The CycLone Tracy Heron

Connair Heron VH-CLT at Alice Springs in July 1973. The following year, this aeroplane was destined to provide communications between cyclone devastated Darwin and the outside world. Photo: Roger McDonald


It is widely reported that a Connair Heron survived Cyclone Tracy by being "flown" on the ground at Darwin during the winds on 24 December 1974. The following research was undertaken in an attempt to identify the Heron involved.

On 28 June 2001, the writer spoke to David "Freddo" Fredricksen in Alice Springs. He was the pilot who used a Heron radio to establish first contact with the outside world after Cyclone Tracy. He confirmd that the aeroplane was VH-CLT. He called (as Charlie Lima Tango) to Katherine Flight Service who enquired: "Where are you" to which he replied: "On the ground Darwin". After the cyclone, even the radio at the Navy base was out of action and Mr Fredricksen claimed that there was a "queue" of people waiting to use CLT's radio (Police, Emergency Services etc).

Also on 28 June 2001, the writer spoke to Ian "Nammo" Badman in Darwin and he confirmed that it was VH-CLT which survived Cyclone Tracy. He knew that VH-CLX carried his nickname "Nammo" but he did not know why. He describes the events as follows:

The aircraft was inside a hangar with its tail into the wind as he was unable to turn it into wind. The controls were locked internally and externally. The brakes were set and all three wheels were chocked. The tail was anchored to a tug. There was evidence that the aeroplane had moved during the cyclone. He confirmed that the engines were NOT running, claiming that this story is an "embellishment" of the facts.

On 30 June 2001, the writer spoke to Greg Foot who was an engineer with Airlines of Tasmania. He believed that it was VH-CLX which had survived Cyclone Tracy and that the name "Nammo" was applied to VH-CLX on the instructions of Dave McKenzie (then chief engineer with Airlines of Tasmania) to commemorate the event.

On 2 July 2001, the writer spoke to Dave McKenzie who was aware that "Nammo" had saved a Heron during Cyclone Tracy but he could not recall why the name had been applied to VH-CLX.

On 16 July 2001, Graham Malcolm of the Moorabbin Air Museum confirmed that VH-CLX still carried the name "Nammo".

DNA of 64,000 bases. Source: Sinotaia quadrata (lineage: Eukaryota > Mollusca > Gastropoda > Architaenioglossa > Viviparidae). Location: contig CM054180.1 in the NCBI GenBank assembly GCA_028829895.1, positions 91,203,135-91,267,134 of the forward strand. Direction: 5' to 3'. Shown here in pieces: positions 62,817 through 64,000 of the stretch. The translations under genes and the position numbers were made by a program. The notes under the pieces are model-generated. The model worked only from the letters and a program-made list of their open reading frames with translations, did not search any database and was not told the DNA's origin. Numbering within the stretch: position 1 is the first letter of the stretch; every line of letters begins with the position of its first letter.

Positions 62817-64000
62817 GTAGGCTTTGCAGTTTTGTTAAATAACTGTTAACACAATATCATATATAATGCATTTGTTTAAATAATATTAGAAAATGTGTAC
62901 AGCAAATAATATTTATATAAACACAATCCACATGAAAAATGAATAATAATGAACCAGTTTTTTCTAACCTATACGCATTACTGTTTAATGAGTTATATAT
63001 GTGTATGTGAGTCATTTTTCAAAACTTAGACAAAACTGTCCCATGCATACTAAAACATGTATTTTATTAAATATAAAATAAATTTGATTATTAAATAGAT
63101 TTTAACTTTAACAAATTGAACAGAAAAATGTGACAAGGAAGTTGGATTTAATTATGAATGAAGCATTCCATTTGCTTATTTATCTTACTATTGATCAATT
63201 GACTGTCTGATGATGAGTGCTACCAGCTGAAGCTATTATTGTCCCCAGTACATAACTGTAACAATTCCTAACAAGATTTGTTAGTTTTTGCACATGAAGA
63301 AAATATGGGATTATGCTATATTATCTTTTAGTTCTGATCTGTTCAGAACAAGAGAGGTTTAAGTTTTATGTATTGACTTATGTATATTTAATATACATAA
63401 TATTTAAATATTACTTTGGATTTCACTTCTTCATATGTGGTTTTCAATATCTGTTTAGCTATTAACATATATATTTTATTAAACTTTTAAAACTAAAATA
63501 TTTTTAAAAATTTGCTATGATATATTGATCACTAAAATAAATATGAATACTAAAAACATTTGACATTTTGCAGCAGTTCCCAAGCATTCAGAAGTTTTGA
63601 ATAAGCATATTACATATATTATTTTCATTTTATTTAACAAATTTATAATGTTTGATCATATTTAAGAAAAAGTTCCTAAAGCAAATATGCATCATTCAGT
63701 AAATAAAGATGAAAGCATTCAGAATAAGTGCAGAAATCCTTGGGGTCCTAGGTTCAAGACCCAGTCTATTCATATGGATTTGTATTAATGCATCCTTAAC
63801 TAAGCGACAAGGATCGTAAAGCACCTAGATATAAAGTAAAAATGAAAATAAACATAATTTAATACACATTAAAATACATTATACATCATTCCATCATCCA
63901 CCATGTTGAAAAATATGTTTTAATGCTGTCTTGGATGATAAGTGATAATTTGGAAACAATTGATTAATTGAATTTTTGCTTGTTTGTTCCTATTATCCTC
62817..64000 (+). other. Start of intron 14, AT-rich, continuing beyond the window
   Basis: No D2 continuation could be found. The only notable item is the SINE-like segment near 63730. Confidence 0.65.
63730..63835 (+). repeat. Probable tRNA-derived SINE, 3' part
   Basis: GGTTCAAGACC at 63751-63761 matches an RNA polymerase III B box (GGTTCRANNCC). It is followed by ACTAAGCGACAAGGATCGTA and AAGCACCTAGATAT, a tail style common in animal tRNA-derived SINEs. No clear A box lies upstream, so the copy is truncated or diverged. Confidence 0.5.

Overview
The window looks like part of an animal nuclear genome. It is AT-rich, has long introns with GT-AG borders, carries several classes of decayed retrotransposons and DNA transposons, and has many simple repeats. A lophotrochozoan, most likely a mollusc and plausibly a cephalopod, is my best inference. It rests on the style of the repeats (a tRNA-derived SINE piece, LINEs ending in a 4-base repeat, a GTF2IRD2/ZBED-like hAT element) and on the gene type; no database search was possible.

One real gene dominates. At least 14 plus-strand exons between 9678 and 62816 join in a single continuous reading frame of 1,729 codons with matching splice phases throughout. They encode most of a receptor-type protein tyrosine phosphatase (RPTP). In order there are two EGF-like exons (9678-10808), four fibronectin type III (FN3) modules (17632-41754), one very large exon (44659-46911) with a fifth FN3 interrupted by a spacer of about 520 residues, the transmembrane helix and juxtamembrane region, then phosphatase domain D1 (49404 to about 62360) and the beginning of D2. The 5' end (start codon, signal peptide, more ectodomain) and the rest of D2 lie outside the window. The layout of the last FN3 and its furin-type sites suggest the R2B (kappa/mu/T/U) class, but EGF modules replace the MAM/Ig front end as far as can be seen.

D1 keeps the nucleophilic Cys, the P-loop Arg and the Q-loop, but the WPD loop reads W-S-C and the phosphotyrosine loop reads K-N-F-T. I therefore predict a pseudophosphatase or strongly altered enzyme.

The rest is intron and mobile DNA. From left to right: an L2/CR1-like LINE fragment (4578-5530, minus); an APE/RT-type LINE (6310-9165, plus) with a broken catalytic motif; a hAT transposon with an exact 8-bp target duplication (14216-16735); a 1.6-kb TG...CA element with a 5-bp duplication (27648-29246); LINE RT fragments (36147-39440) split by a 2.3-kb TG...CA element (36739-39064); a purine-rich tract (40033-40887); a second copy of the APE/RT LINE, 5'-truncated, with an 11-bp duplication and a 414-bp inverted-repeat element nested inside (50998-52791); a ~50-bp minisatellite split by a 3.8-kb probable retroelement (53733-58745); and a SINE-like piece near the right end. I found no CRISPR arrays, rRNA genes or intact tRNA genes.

After being withdrawn from service by Airlines of Tasmania, the fuselage of VH-CLT was taken to the hills west of Woodbury where it was used for several years as a hunting lodge. During this time, it became known as "The Woodbury Bomber". After the construction of a purpose-built hunting lodge, VH-CLT was relegated for use as a storage shed on the same property.

The fuselage of Heron VH-CLT now serves as a storage shed in the hills west of Woodbury, Tasmania. Photo: Gerard Brereton


UPDATE - 4 MAY 2017

The following contribution comes from Graham Ham who worked for Connair in Darwin at the time of Cyclone Tracy.

" I was working as Senior Traffic Officer on the night of 24 December 1974 when Connair's Darwin based aircraft, Heron VH-CLS and DC-3s VH-EWE, VH-MIN and VH-PWM, were evacuated to Katherine to avoid damage in view of the impending cyclone. However there were not enough crew members left to evacuate Heron VH-CLT so Aircraft Maintenance Engineer Ian Nammo Badman was instructed to put the aircraft into the only hangar space available. I was tasked along with several aircraft loaders to go to the freight shed over on the Stuart Highway where we loaded a Toyota HiAce van with cartons of beer which we transferred to the rear freight locker of VH-CLT. The normal maximum load for this compartment was 350 kg but we filled it to capacity to weigh the aircraft down. The aeroplane had been secured with its tail into wind as it had not been possible to turn the aircraft around. Even though the aircraft moved around a bit in the hangar it obviously helped to stabilise it and save it from any major damage.

"In regard to the name Nammo on the nose of Heron VH-CLX, to the best of my knowledge this was on the aircraft prior to Cyclone Tracy. I never found out why he had this nickname as he was always addressed by it and few if any referred to or addressed him by his real name Ian. In fact, many never even knew his surname. He was a larger than life character and well liked by all staff and crew members. Sadly he passed away on the 3rd March 2015.

"It is not widely recorded that the crew members who evacuated aircraft to Katherine on the night of 24th Dec 1974 all flew back into Darwin late that night in Heron VH-CLS. However, after three attempts at trying to land in extremely bad wind shear and up-draughts, they could not get the aircraft onto the runway safely and had to abort and return to Katherine for the night leaving their families back in Darwin to weather the impact of the cyclone".

In some embellished retellings of Nammo's "flight" in VH-CLT, it is claimed that he had loaded a supply of beer, the implication being that it was for personal consumption. Thanks to Graham's first-hand account we now know that there was indeed beer on the aeroplane but only as ballast!





Back to the Main List



Added an update from Graham Ham.
Added images and converted the file from PDF to HTML. Thanks to Gerard Brereton, Ed Coates and Roger McDonald.
Originally compiled by Ron Cuskelly on 2 June 2009 from notes taken on the dates shown above.